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Childhood diseases pertussis and chicken pox

Updated: Wednesday, Jul 07,2010, 3:56:20 PM
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Pertussis (Whooping Cough)

Pertussis is also known as whooping cough. A bacterium is the culprit in this disease and antibiotics are used to treat it.

Whooping cough is highly contagious.  you can get it just by breathing the air in a room in which someone with whooping cough sneezed or coughed.

The first symptoms of pertussis are:

    * flu-like symptoms and runny nose
    * sneezing
    * a low grade fever
    * a cough

The cough slowly worsens over a couple of weeks. The whooping sound comes when the infected person breathes back in after a coughing spell.

Incubation is about a week, and someone is contagious from the time the first symptoms appear until after the cough is cured.

Again, whooping cough can be prevented with a vaccine.  recommends the first inoculation at 2 months followed by more vaccines at 4, 6 and 15 months and again at 4 to 6 years. Unfortunately, vaccination does not provide lifelong immunity.  adults up to 65 years old should receive the special adult vaccine for whooping cough, even if they were vaccinated as children.  suggests that children be reassessed on their needs around the ages of 11 and 12.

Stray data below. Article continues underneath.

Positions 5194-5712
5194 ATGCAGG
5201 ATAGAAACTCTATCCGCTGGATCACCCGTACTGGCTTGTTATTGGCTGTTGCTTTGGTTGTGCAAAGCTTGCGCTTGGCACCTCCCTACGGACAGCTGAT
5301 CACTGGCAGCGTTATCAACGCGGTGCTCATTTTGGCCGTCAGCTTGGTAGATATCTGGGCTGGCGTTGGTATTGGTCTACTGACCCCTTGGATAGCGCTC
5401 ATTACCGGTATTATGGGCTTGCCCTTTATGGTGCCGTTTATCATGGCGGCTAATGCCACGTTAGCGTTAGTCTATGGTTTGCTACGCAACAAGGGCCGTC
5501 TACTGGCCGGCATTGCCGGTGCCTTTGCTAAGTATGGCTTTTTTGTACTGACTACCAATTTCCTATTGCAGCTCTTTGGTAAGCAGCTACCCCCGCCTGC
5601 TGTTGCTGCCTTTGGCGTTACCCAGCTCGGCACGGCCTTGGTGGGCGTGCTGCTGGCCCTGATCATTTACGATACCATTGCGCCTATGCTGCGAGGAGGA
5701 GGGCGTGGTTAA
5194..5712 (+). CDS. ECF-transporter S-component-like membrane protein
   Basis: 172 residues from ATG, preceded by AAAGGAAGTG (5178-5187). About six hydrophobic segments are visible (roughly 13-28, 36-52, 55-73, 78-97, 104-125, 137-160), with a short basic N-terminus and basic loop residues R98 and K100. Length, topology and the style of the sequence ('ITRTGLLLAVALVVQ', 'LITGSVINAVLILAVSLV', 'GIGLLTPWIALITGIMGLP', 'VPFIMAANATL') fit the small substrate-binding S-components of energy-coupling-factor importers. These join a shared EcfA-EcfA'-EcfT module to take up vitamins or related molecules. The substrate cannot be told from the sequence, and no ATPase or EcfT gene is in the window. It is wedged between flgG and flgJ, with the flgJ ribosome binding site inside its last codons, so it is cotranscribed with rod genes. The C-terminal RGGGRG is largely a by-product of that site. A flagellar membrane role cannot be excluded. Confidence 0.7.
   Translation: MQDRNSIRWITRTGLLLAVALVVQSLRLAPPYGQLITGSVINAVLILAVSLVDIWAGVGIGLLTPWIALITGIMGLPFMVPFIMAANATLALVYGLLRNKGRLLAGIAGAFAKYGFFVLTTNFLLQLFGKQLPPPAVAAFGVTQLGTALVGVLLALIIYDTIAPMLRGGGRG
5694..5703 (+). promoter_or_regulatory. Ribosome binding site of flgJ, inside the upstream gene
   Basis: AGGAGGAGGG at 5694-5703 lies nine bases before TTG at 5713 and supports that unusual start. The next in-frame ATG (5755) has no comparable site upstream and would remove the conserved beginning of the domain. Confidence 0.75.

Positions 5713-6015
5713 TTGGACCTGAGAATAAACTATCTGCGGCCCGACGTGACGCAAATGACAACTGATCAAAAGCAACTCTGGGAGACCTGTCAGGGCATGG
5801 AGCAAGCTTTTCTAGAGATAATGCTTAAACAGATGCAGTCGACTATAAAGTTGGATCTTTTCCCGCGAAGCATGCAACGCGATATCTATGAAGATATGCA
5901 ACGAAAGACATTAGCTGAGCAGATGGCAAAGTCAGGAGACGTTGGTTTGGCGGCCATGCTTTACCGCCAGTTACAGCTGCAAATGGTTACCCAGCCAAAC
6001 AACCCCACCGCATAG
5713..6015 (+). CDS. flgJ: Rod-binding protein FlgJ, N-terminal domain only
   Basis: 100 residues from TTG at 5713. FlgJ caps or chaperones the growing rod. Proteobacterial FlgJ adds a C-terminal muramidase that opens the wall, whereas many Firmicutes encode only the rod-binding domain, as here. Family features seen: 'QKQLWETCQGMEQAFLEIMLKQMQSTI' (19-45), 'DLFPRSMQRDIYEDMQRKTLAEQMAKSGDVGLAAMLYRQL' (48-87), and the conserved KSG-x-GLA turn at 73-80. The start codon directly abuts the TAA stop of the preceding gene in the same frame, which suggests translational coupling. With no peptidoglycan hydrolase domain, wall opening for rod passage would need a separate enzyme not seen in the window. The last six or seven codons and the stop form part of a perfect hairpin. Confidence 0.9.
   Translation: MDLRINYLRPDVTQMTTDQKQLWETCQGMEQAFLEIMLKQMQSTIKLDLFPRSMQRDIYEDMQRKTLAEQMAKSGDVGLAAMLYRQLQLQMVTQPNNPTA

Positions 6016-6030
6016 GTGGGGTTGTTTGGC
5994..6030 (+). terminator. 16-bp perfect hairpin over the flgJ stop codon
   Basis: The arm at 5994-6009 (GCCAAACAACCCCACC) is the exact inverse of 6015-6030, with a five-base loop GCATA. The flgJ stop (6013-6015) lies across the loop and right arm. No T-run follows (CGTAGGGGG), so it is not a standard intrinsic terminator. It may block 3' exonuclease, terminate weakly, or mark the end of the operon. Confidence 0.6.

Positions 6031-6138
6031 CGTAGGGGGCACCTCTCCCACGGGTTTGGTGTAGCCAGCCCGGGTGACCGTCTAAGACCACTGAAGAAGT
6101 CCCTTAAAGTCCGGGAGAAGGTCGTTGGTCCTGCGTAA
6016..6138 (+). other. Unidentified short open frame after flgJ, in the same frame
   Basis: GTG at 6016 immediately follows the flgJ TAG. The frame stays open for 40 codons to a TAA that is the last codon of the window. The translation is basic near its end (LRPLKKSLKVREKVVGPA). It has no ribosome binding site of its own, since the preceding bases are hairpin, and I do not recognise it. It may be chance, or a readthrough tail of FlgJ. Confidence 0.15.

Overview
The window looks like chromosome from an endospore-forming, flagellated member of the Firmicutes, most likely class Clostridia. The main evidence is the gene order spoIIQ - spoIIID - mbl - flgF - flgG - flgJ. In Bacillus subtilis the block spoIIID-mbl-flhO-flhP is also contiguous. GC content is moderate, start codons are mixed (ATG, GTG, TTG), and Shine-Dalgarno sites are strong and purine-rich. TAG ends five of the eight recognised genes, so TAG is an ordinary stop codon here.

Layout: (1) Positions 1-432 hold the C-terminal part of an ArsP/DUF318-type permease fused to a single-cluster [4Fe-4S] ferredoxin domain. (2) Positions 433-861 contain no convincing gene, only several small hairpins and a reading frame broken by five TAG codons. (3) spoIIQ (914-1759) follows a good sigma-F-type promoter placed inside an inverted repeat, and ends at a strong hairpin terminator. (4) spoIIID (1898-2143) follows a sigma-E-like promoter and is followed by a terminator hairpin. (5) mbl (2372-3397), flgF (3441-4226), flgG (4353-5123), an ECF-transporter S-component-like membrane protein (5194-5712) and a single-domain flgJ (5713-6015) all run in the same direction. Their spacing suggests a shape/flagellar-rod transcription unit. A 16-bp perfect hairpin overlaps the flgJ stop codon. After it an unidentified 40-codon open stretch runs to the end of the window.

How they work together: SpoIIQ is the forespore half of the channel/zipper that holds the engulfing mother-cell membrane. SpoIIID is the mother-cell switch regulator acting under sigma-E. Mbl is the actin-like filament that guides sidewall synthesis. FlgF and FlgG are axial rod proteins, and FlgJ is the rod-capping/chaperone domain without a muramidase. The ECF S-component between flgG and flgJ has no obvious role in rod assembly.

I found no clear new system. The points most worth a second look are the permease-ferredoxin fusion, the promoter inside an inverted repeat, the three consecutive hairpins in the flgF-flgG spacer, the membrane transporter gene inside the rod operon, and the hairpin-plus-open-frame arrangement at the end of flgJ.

Chicken Pox

Chicken pox is caused by the varicella zoster virus. It's the same one that causes shingles in adults.  Chicken pox usually begins with an itchy rash  of small red bumps in the scalp that spreads to the back and the stomach before spreading to the face. The bumps turn into blisters, which then crust over.

Chicken pox is contagious from a couple of days before the rash shows up and until all the blisters have scarred over. A vast majority of the population used to get chicken pox as a child. there once was a time that 95 percent of people got chicken pox before they reached adulthood. However, that is changing with the advent of a vaccine for chicken pox.

In 1995, a vaccine was developed.  recommends the vaccine for healthy children at 12 to 18 months of age.  all children should have received the vaccine by their thirteenth birthdays.  recommends two doses of the vaccine: the first between 12 and 18 months, the second between 4 and 6 years old.

Adults who have not had chicken pox should talk with their doctors. If you aren't sure if you were ever exposed, there are blood tests available to determine if you are immune or not. Chicken pox is especially dangerous in women who are pregnant.

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